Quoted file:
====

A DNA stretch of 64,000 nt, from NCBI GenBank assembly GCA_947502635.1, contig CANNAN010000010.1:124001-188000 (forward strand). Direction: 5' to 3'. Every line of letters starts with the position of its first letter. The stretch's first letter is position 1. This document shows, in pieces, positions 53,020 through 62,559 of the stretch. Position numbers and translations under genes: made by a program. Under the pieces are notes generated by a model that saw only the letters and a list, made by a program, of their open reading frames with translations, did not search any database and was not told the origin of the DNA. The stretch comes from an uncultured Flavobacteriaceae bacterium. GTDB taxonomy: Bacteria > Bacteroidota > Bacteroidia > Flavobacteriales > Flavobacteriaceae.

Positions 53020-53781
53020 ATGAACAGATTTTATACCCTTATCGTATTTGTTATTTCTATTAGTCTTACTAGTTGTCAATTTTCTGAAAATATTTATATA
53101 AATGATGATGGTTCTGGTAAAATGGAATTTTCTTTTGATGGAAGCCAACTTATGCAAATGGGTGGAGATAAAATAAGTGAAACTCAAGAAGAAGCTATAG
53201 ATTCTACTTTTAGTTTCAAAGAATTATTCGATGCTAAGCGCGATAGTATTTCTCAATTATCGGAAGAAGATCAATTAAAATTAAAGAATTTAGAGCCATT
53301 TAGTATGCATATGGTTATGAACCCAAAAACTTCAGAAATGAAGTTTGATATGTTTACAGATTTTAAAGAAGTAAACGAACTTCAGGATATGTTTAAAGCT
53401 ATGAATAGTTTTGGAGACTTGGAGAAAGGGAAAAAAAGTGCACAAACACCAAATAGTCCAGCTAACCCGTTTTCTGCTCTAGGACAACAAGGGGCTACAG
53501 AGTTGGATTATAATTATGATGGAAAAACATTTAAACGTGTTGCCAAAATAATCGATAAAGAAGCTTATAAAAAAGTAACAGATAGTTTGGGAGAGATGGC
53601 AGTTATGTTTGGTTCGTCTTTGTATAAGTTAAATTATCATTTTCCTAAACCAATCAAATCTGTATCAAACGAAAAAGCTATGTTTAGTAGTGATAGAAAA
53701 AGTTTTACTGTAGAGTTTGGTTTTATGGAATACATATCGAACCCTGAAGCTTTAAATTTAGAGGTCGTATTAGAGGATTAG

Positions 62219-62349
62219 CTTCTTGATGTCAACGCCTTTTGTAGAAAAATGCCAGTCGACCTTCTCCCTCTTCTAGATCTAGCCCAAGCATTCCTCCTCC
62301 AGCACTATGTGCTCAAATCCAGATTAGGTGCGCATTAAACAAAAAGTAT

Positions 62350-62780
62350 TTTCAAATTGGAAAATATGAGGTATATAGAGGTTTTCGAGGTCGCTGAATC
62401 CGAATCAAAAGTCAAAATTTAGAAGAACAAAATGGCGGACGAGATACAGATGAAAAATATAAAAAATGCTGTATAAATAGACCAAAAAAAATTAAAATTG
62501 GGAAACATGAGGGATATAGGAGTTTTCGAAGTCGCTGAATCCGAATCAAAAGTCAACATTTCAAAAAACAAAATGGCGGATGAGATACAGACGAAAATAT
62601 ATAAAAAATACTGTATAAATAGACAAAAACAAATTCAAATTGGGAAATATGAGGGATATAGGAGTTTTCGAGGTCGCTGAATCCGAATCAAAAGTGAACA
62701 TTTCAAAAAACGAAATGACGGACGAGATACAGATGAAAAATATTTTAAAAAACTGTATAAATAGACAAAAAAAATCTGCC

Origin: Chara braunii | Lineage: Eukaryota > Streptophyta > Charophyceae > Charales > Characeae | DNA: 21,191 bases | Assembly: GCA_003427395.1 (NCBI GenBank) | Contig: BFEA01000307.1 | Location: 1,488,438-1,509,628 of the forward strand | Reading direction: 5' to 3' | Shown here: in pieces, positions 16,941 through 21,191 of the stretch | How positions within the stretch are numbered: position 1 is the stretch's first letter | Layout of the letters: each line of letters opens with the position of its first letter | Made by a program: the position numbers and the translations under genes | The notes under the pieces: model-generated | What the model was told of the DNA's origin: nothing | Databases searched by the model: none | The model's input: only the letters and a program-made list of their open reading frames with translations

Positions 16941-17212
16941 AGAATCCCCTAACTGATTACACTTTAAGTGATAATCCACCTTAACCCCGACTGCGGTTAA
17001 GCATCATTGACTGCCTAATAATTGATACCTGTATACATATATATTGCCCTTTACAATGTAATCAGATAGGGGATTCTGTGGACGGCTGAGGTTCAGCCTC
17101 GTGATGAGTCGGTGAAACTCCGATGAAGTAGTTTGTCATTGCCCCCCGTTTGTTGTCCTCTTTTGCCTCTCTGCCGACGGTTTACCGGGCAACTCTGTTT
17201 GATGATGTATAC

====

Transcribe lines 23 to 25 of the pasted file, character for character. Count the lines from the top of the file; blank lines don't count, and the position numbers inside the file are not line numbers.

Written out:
17001 GCATCATTGACTGCCTAATAATTGATACCTGTATACATATATATTGCCCTTTACAATGTAATCAGATAGGGGATTCTGTGGACGGCTGAGGTTCAGCCTC
17101 GTGATGAGTCGGTGAAACTCCGATGAAGTAGTTTGTCATTGCCCCCCGTTTGTTGTCCTCTTTTGCCTCTCTGCCGACGGTTTACCGGGCAACTCTGTTT
17201 GATGATGTATAC